Friday news roundup October 16, 2020
China is to pass a law to protect new technology from other countries. China is set to pass a law that will restrict sensitive technologies that will drive its modern economy. The Export Control Law primarily aims to protect China’s national security by regulating the export of sensitive materials and technologies that appear on a control list and will apply to all companies—including foreign-invested ones—in China. Legislators have suggested that source codes, algorithms, and technical documents should be added to the list of controlled items, and that some restrictions should be imposed on exporting technologies on which Beijing has a competitive edge, such as 5G and quantum communications. The country’s National People’s Congress Standing Committee is expected to adopt the measure this weekend.
Google unveiled prototype crop-inspecting robots. Alphabet, Google’s parent company, has this week revealed prototype robots that can inspect individual plants in a field, to help farmers improve crop yields. The robots, part of Project Mineral, will collect large volumes of data about how crops grow as they roll over the plants in the field without damaging them. The main goal of the project is to address the world’s increasing need for food security and sustainability. The robots have so far been used in strawberry fields in California and soybean fields in Illinois, collecting data like plant height, leaf area, and fruit size for every plant in a field. The data is entered into a machine-learning system to try to identify patterns and insights farmers can use to improve yields. There is no timeline or plan to release the robots as a commercial product.
Child poverty was increasing across the north and Midlands of England even before Covid-19. The most striking increases in child poverty in England have been seen in Middlesbrough, Newcastle, and Birmingham. Fuelled by stagnating family incomes and the spiralling cost of housing, analysis from the End Child Poverty campaign shows child poverty has increased dramatically, especially in the north-east of England. It is believed that rates have risen fastest in this area because housing costs have increased most sharply ahead of incomes in recent years, squeezing household budgets. With the additional challenges presented by Covid-19, Anna Feuchtwang, chair of End Child Poverty, says they are worried “that a steep rise in child poverty is on the way.”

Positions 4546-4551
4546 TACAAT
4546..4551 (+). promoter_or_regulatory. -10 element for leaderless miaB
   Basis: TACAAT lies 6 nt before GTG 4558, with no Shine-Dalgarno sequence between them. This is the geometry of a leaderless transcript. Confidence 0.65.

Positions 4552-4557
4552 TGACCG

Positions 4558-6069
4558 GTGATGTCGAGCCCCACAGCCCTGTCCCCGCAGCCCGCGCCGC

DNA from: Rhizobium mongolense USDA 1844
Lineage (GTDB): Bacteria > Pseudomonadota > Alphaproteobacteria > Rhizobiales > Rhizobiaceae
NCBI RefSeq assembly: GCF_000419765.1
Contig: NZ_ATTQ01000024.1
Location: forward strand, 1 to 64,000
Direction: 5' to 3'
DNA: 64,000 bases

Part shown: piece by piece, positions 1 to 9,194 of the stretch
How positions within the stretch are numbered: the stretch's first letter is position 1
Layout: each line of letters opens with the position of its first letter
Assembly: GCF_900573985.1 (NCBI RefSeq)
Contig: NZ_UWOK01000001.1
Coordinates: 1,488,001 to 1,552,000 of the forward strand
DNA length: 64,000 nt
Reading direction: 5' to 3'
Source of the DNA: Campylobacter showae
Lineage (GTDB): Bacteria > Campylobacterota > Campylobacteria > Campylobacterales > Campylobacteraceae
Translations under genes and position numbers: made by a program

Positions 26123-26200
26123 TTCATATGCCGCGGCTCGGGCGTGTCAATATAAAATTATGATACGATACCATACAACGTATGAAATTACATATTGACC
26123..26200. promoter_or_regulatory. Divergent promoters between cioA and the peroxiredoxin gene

Islamic groups in Indonesia have joined a movement to scrap a divisive new jobs law. Conservative Islamic groups are among the latest to join street demonstrations in Indonesia protesting against a law they believe undermines labor rights and environmental protections, trampling on the rights of working-class Indonesians. The government insists the new law is designed to reduce red tape and attract investors to the country, but it has yet to publish the law and the unofficial versions circulating in the media and online have led to speculation and confusion. Deputy house speaker Azis Syamsyuddin told Reuters the law will be sent to the president and made public on Wednesday.